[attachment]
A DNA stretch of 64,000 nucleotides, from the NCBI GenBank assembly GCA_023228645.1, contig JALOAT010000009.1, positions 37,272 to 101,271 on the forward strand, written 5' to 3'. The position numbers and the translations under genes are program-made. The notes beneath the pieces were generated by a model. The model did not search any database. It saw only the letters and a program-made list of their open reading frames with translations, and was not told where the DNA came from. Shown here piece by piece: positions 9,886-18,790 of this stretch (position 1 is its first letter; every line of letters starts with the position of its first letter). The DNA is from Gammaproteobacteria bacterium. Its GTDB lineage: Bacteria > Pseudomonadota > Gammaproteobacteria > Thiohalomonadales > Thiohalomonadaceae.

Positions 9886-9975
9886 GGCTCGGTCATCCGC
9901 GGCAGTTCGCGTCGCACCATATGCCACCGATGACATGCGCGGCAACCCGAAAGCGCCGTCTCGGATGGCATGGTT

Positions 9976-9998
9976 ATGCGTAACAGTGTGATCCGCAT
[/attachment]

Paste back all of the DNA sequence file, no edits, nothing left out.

A DNA stretch of 64,000 nucleotides, from the NCBI GenBank assembly GCA_023228645.1, contig JALOAT010000009.1, positions 37,272 to 101,271 on the forward strand, written 5' to 3'. The position numbers and the translations under genes are program-made. The notes beneath the pieces were generated by a model. The model did not search any database. It saw only the letters and a program-made list of their open reading frames with translations, and was not told where the DNA came from. Shown here piece by piece: positions 9,886-18,790 of this stretch (position 1 is its first letter; every line of letters starts with the position of its first letter). The DNA is from Gammaproteobacteria bacterium. Its GTDB lineage: Bacteria > Pseudomonadota > Gammaproteobacteria > Thiohalomonadales > Thiohalomonadaceae.

Positions 9886-9975
9886 GGCTCGGTCATCCGC
9901 GGCAGTTCGCGTCGCACCATATGCCACCGATGACATGCGCGGCAACCCGAAAGCGCCGTCTCGGATGGCATGGTT

Positions 9976-9998
9976 ATGCGTAACAGTGTGATCCGCAT